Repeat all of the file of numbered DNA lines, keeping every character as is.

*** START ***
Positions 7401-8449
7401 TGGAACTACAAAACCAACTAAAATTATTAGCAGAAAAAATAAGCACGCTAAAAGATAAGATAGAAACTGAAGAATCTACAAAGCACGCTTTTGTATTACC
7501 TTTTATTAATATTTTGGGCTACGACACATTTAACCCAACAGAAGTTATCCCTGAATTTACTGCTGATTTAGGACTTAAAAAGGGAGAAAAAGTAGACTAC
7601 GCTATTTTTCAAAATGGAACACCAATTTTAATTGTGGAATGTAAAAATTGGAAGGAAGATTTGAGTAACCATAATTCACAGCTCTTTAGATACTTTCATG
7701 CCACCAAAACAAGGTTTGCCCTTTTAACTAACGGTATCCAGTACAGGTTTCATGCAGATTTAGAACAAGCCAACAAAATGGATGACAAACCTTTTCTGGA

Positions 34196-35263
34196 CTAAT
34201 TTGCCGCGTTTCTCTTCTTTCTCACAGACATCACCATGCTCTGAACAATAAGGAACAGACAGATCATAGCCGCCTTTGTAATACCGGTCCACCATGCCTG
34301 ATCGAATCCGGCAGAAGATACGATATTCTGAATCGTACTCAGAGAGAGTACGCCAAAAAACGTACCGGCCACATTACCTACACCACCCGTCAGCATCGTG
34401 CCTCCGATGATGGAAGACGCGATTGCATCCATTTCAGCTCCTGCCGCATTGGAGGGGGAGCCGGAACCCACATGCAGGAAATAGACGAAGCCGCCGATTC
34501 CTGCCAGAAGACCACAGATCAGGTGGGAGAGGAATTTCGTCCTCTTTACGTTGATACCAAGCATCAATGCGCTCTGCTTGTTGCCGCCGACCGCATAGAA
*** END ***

Positions 7401-8449
7401 TGGAACTACAAAACCAACTAAAATTATTAGCAGAAAAAATAAGCACGCTAAAAGATAAGATAGAAACTGAAGAATCTACAAAGCACGCTTTTGTATTACC
7501 TTTTATTAATATTTTGGGCTACGACACATTTAACCCAACAGAAGTTATCCCTGAATTTACTGCTGATTTAGGACTTAAAAAGGGAGAAAAAGTAGACTAC
7601 GCTATTTTTCAAAATGGAACACCAATTTTAATTGTGGAATGTAAAAATTGGAAGGAAGATTTGAGTAACCATAATTCACAGCTCTTTAGATACTTTCATG
7701 CCACCAAAACAAGGTTTGCCCTTTTAACTAACGGTATCCAGTACAGGTTTCATGCAGATTTAGAACAAGCCAACAAAATGGATGACAAACCTTTTCTGGA

Positions 34196-35263
34196 CTAAT
34201 TTGCCGCGTTTCTCTTCTTTCTCACAGACATCACCATGCTCTGAACAATAAGGAACAGACAGATCATAGCCGCCTTTGTAATACCGGTCCACCATGCCTG
34301 ATCGAATCCGGCAGAAGATACGATATTCTGAATCGTACTCAGAGAGAGTACGCCAAAAAACGTACCGGCCACATTACCTACACCACCCGTCAGCATCGTG
34401 CCTCCGATGATGGAAGACGCGATTGCATCCATTTCAGCTCCTGCCGCATTGGAGGGGGAGCCGGAACCCACATGCAGGAAATAGACGAAGCCGCCGATTC
34501 CTGCCAGAAGACCACAGATCAGGTGGGAGAGGAATTTCGTCCTCTTTACGTTGATACCAAGCATCAATGCGCTCTGCTTGTTGCCGCCGACCGCATAGAA